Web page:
The rise of minimal emissions machinery
A combination of increasing capability and evolving environmental legislation has fuelled the demand for efficient, minimal emissions machinery and has driven Sennebogen on to make strides with its E-series technology, writes Rebecca Jeffrey.
With the ability to handle 320t, a lifting capacity of 15t and a reach of up to 42m, Sennebogen's 330t 8400 EQ balance material handler uses a balance system and electric engine to achieve productivity while saving energy and operating costs. The machine is controlled with two cylinders, one for the lift and one for the stick. Its balance system is based on an equilibrium principle. A counterweight in the rear of the machine balances the equipment, including the grapple, via a coupling bar that runs parallel to the 32m boom.
The setup is intended to ensure that only the load lifted is moved so that minimal energy is required for operation with heavy working loads, high reaches and long ranges to achieve high efficiency. When lifting a load power only needs to be provided for handling the load in the grab. This has enabled the company to install a smaller engine than used in other classic hydraulic material handlers, explains Erich Sennebogen, co-owner of Sennebogen.
To meet emissions regulations, 8400 EQ has two European regulations compliant tier 4/5 160kW electric motors at 400 V/50/60 Hz, which, through the constant provision of power, make sure the machine’s hydraulic system is minimally loaded.
The smaller engine also means that a big network of electricity is not required. The 8400 EQ requires approximately 50% of the energy of a comparable diesel-powered machine. Mr Sennebogen says: “All the balance machines are driven by an electric engine which saves 50% of energy, service and operating costs in comparison to classic diesel engines. In total the EQ system and the electric drive lead to a maximum of 75 % fuel savings.”
8400 EQ also incorporates a walk-in powerpack linked to the engine and hydraulics and because the hydraulic lines are connected from the power pack to the machine, transportation and maintenance is made easier. Mobility of the electric handler is made easier still with the increasing use of electric plug-in stations at ports where machines can be charged and powered and moved around the port to load and unload ships.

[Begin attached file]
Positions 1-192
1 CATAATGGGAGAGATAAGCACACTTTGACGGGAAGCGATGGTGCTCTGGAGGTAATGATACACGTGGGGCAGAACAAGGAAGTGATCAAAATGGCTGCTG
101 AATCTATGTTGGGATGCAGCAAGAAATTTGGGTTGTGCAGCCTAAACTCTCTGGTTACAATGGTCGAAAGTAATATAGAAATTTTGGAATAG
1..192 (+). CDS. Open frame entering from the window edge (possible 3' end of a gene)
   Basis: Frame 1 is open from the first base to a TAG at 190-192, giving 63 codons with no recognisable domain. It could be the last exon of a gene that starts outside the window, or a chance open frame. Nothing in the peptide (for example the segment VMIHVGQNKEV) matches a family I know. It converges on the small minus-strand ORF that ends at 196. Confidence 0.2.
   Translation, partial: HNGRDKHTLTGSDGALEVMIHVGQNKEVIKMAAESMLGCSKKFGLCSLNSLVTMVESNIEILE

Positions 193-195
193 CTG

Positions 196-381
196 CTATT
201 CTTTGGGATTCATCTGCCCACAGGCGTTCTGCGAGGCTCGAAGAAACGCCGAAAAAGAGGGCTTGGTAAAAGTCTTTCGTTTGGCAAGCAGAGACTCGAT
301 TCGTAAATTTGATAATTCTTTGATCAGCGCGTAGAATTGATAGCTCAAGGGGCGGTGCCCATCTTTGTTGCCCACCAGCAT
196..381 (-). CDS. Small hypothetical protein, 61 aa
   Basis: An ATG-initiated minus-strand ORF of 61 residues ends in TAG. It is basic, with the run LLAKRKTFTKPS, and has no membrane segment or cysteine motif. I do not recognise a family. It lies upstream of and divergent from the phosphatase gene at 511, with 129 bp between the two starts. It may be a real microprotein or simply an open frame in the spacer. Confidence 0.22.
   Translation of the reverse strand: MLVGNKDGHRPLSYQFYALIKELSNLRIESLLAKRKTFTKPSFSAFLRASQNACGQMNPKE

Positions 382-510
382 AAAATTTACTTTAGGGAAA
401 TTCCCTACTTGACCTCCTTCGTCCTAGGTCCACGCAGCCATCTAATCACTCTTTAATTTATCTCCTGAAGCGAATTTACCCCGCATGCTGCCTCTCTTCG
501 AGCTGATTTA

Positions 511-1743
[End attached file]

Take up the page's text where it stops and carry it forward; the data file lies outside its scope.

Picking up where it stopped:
To add to the machine’s environmental credentials, dust emissions are managed through counter rotation of the vents and the machines are mainly used with a pylon or gantry so their elevated status minimises the risk of on-ground generated pollution from dust.
The development of 8400 EQ, launched at the end of last year alongside the 9300E mobile port crane and the 870E material handler for ports, is a timely fit with increased capacity at ports. Mr Sennebogen explains: "Ports have always been a big segment for Sennebogen but over the last 10-20 years the size of machines has grown constantly. The ship size grew, the ports grew; we had to follow with different concepts and different machines.”
8400 EQ is currently in use by BMF Port Burgas, port operator at terminal Burgas East 2 and terminal Burgas West at the Port of Burgas in Bulgaria; and Alberton, which supplies concrete mortar and operates a mortar plant at its Amsterdam-Westpoort site at the Port of Amsterdam.
Alberton says that with their large capacity, energy-efficiency and a long-life span of their electric motors, the concept of the balancing crane fits in perfectly with the company’ sustainability policy.
It stresses that the machine is expected to help optimise the company's work processes and " forms the basis for an efficient, productive and sustainable logistics system."